Teaser 1

Petersen retires

Office left vacant

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Teaser 3

RRCC baseball at home

Voyageurs battle Norsemen

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County board funds STS; rezones for quarry
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Koochiching County commissioners Tuesday met in a lengthy session, when they heard presentations and took action on several items.

The board agreed to fund the Sentencing to Service program for two years, at a county cost of $152,702, a 7-percent increase from the past two-year contract. The contract runs from July 1, 2021, to June 30, 2023.

STS is an alternative sentencing program by the courts that puts carefully selected, nonviolent offenders to work on community work service projects.

Matt Gouin, county Environmental Services director, reminded the board the county covers 75 percent of the costs of the program, with the state paying the remainder of the costs.

STS crews are led by Keith Knaeble, who has served as supervisor for many years. Crews have assisted the county’s recycling program for years, as well as have helped with site cleanup at various locations throughout the county.


The board agreed to rezone and grant a 5-year conditional use permit to KGM Contractors on an 80-acre parcel, 1/4 mile south of Highway 53 and two miles east of Ray.

The action will allow KMG to operate a new rock quarry and crushing operation, with access off Highway 53. The gravel from the site will be used for local and state projects in and around the International Falls area.

The board received a recommendation based on the County Planning and Zoning Commission’s April 8 hearing, where several residents and property owners voiced concerns.

The closest house is 1/4 mile from the site, which is surrounded by forests.

The board Tuesday heard from some of those same property owners about the potential impact of blasting to wells.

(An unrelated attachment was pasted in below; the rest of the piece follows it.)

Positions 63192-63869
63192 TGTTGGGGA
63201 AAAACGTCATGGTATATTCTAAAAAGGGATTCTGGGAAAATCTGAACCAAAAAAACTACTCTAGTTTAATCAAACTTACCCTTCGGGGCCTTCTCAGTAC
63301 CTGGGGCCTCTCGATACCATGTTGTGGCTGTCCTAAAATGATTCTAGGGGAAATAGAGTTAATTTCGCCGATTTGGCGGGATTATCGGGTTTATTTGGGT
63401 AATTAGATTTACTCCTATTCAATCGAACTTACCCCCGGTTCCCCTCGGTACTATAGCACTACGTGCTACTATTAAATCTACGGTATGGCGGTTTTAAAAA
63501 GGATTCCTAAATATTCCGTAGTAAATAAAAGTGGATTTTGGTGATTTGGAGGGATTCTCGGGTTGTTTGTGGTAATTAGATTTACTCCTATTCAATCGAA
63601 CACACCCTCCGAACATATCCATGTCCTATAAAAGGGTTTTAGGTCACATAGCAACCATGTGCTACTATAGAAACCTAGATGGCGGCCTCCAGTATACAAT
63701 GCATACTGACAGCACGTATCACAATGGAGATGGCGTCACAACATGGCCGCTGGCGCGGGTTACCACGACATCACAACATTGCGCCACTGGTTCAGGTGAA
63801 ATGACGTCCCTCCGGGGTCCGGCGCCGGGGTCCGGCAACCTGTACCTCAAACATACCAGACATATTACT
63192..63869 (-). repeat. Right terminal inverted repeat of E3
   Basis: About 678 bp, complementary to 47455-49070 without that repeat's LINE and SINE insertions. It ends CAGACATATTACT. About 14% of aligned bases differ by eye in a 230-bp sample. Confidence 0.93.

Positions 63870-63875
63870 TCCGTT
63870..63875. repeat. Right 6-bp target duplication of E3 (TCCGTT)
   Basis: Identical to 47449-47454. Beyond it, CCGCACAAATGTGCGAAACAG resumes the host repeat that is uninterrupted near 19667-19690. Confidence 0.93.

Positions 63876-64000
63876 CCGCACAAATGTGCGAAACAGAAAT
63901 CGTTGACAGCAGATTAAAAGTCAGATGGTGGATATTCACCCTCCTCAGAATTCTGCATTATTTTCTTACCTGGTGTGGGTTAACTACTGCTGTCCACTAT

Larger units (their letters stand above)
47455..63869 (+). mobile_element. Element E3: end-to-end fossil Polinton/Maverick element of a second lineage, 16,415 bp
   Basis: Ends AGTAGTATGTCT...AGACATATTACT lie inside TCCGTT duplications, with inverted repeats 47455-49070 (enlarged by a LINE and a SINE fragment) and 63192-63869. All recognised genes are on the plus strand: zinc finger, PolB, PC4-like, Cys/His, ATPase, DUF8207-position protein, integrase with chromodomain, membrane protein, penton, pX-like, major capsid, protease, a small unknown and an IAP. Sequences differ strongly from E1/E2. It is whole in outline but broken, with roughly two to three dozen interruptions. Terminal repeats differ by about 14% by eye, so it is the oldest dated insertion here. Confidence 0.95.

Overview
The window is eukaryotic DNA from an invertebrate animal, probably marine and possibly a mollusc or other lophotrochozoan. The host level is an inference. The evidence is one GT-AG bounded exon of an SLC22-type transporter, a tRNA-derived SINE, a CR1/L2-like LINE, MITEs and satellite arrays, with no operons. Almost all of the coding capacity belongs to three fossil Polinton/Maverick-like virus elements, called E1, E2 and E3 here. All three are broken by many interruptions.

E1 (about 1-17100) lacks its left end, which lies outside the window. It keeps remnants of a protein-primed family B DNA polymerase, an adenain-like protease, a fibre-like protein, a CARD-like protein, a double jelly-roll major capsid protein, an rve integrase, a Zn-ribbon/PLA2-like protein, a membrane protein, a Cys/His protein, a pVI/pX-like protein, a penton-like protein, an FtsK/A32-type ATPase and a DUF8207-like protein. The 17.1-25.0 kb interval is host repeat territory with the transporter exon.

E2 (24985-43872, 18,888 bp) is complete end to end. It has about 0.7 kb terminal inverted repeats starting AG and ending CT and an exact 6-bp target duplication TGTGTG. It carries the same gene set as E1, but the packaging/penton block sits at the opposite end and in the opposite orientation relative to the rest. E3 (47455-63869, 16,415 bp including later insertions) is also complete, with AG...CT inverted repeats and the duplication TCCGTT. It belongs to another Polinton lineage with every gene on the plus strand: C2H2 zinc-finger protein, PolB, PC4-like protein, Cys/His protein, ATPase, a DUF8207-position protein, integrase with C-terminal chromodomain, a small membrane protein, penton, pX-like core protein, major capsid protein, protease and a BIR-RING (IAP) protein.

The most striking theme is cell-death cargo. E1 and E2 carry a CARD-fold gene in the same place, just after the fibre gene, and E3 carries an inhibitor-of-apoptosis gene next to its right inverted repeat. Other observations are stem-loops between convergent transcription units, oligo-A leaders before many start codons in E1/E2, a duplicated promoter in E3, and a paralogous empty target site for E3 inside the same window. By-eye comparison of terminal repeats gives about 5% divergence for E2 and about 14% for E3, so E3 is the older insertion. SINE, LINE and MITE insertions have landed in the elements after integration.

A KGM official attending the board meeting agreed to test wells of three nearby homes, and again described mitigation and reclamation efforts that will be put in place during the operation.

The action and conditions appeared to satisfy area residents.

Other business

In other business, the board:

Scheduled a public hearing for the May 11 board meeting, on a request by Steve Lindberg, owner of Rainy Lake One Stop, Highway 11 and County Road 93. Lindberg wants to acquire a thin strip of property between the convenience store and the Highway 11 right of way, now owned by the county.

Approved employment separation of Deputy Sheriff John Kalstad and authorized filling the vacant position.

Approved promotion of Correction Officer/E911 Carrie Geiss to E911/jail administrator and authorize filling the vacant position.

Heard the county was found in compliance of the 2021 pay equity audit.

Approved a labor agreement with members represented by the International Union of Operating Engineers Local No. 49 collective bargaining unit. The agreement is similar to other labor settlements, with a 2-percent cost of living allowance, and other changes including to severance, based on years of services.


Meeting as the Koochiching Development Authority Board Tuesday, the board heard a presentation by Nathan Zacharias, of Zacharias Government Relations, who has provided lobbying services supporting the Minnesota Rural Broadband Coalition since 2018.

The coalition asked the KDA Board for an additional $2,500 funding for continued advocacy for broadband funding from the state.

Jaci Nagle, county information systems director and Koochiching Technology Initiative chairperson, told the county the past advocacy by Zacharias helped ensure that grant programs continue to exist until all Minnesotans have access to quality, reliable broadband.

She told the board Koochiching has benefited from the past works of the coalition

“Multiple broadband projects to occur in our county were awarded grant funding through the Border to Border Broadband grant program; funding that the coalition worked hard to support through the legislative process that resulted in $40 million being approved for 2020 and 2021 projects,” she said in a brief to the board.

The coalition has successfully moved forward bills in the Minnesota House and Senate for $120 million over the next two years, she added. That number will likely change as negotiations between the House, Senate, and Governor’s office over the biennial budget commence in the next two months, making the need for these contracts supporting the coalition endeavors essential, she said.